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Principle 17 is pleased with the letters from Minister Schippers of 15 June 2017, but also criticizes them.
We are certainly happy that the unfair and indecent removal of breast implants from the health insurance now is being undone. But is emancipation the right budget to pay for it? After all, it is a medical necessity for the persons in question.
Disappointing response to petition
To be frankly, we consider the reaction to our petition as disappointing. Here we see that there is still a considerable gap between the science that is heavily influenced by heterosexual and cisgender principles and the experience of the trans community. Traditional views count heavier than well-founded complaints from those who are concerned, who need the health care.
As far as waiting times are concerned, we see a positive development and we hope that the standards are as strict as in other cases. That the minister indicates that there are no objections to expansion and decentralisation of health care is good. But to leave this to the market, seems to be undesirable to us, because transgender people are a marginalised group. It is not a popular subject in medicine and the number of experts is low. It seems desirable to us that the ministry takes control of this change.
Reaction informed consent remarkably
The answer of health care and government as soon as informed consent is discussed, is remarkable. In reactions it is immediately stated that thoughtful health care is required, and that this concerns complex health care. However, this does not have to be a reason to stay with the current model. In the development towards informed consent, Argentina, Denmark, Malta and parts of the United States are currently at the forefront: here the heealth care recipient is not subject to an assessment psychologist.
The WPATH Standards of Care also contradict the referenced complexity of health care. Nor does the literature indicate that trans people want to change their body in a flash. Rather the opposite is the case. We suspect that this attitude is related to the long-term inclusion of transgender in psychiatric categories. This leads to a paternalistic approach.
"Yes, unless" is better
The current "no, unless .." attitude is replaced by a "yes, unless .." approach, if it is up to us. Unless there are insurmountable problems, health care provision continues. Where necessary, we work together on adherent health care. The perspective of the health care recipient must be central, because it concerns theír body and theír life. A layered approach that starts as low as possible and as individual complexity grows, offers room for customisation. What health care always is.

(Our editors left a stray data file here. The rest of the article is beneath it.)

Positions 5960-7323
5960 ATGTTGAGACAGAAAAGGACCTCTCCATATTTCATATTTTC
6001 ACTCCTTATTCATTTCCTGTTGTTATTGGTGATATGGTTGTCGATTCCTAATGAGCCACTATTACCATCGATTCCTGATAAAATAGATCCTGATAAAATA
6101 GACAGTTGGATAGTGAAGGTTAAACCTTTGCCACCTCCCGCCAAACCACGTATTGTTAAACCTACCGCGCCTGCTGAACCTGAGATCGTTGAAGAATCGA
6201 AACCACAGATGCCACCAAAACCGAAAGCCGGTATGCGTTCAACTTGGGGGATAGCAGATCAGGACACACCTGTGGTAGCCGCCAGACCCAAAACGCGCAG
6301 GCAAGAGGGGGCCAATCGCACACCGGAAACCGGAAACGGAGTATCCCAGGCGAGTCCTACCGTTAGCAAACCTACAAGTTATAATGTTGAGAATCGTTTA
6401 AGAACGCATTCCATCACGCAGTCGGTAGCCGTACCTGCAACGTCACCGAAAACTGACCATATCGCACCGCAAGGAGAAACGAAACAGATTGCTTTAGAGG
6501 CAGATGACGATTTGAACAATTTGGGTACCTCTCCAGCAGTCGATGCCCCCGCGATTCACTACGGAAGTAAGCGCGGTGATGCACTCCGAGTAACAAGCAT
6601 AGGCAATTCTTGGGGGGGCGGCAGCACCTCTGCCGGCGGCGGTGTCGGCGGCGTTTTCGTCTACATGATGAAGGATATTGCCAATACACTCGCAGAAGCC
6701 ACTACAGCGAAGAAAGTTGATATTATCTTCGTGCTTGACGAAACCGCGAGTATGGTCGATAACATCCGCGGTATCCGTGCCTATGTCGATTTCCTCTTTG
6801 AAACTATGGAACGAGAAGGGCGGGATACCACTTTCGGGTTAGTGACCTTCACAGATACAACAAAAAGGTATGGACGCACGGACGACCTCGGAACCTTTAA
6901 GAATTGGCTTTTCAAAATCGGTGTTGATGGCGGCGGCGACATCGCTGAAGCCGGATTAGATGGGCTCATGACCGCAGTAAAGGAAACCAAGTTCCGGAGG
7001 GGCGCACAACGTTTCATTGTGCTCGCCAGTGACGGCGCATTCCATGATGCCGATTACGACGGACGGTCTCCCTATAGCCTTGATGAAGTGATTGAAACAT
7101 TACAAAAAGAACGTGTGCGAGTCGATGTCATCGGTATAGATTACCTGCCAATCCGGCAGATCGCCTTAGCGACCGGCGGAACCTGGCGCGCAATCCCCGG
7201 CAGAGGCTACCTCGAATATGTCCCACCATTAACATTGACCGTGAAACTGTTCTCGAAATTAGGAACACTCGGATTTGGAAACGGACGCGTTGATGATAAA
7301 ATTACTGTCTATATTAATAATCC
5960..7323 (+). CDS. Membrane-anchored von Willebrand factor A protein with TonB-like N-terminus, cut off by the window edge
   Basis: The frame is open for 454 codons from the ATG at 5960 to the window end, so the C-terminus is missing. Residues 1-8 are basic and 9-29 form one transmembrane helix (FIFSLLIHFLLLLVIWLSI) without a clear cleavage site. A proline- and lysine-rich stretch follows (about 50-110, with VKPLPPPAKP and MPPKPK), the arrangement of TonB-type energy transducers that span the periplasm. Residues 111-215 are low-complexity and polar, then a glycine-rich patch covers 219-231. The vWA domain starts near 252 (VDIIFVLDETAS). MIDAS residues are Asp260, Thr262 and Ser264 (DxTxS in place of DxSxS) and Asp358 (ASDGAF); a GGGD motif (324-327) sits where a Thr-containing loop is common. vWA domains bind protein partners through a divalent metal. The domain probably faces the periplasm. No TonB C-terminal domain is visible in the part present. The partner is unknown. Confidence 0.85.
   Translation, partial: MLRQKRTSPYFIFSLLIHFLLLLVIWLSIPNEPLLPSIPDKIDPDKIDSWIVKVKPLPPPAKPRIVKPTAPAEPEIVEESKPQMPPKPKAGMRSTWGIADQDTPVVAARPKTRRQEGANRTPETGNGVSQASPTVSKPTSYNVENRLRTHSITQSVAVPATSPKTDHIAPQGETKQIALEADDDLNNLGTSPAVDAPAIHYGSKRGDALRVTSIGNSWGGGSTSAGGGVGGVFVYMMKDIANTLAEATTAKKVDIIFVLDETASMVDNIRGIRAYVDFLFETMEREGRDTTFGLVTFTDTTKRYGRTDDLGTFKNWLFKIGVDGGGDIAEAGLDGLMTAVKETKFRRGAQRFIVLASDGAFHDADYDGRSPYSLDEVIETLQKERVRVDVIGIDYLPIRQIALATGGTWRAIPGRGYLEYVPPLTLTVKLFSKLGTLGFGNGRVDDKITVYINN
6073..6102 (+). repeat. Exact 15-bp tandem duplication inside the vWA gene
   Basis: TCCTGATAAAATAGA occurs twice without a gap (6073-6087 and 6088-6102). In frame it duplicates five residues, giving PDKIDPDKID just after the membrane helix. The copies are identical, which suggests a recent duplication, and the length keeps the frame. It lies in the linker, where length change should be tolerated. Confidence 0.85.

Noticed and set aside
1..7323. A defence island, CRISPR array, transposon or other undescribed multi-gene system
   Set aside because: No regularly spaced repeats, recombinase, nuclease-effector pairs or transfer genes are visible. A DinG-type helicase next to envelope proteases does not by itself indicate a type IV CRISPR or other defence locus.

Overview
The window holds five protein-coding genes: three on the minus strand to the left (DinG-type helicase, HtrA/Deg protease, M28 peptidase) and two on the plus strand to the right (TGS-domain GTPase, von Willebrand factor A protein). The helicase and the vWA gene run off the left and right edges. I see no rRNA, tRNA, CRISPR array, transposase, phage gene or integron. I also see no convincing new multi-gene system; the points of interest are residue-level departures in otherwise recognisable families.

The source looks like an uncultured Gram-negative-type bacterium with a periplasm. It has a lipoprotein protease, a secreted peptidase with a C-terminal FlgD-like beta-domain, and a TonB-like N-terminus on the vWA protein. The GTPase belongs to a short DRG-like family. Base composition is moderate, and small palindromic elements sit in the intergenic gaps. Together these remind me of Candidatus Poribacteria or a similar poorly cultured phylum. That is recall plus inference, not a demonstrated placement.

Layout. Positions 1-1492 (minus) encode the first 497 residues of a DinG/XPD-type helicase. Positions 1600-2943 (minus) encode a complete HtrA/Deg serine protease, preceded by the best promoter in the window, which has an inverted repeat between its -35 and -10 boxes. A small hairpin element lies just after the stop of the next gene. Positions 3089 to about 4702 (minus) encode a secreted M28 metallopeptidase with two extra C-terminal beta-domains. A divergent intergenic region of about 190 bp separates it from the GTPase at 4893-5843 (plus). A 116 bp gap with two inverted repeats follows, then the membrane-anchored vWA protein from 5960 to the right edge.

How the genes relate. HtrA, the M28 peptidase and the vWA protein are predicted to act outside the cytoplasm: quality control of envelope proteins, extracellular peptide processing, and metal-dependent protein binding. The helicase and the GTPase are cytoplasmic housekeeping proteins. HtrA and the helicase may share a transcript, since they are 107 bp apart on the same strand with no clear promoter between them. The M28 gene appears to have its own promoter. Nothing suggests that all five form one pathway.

Trans health care is tailor-made
It is important to recognise that there are (many) more than two genders: there are also non-binary, gender fluid, queer and non-gender identities, for example. With all those variations of genders and also the many personal differences in what health care is needed at what time, tailored care fits.
This also fits well within the current legal framework: see, for example, the Medical Treatment Contracts Act (WGBO), Article 448, paragraph 2c, on the joint search for the best health care alternative. That doctor and patient together seek and together determine which health care is needed, fits to our sense better in transgender health care than the current rigid thinking and working method of the assessment psychologists. Unfortunately, these psychologists often sell their methods with a reference to thoughtfulness and prudence, as if the Informed Consent protocol of the Callen-Lorde Center were not accepted by the international professional association WPATH and would not be thoughtful and/or careful.
Star protocol violates human rights
We also wonder: if we have the right to adjust our gender identity almost without external intervention, why should we still be so dependent in medical terms? Transgender Europe also is clear about this, and the by the government supported Yogyakarta principles are too, where we get our name and inspiration from. It is fundamentally wrong.
Concerning cultural competence the letter states that this lies with MBO Council and NFU. But also that the minister will check how this theme is picked up. We hope that this will lead to a smooth and thorough improvement of vocational education in this.
In summary, Principle 17 is, together with TNN, pleased with the improvements, but also displeased with the government's paternalism. That is all the worse, because every other type of health care recipient has to be independent, and transgender health care recipients are put to extra trouble. That does not fit.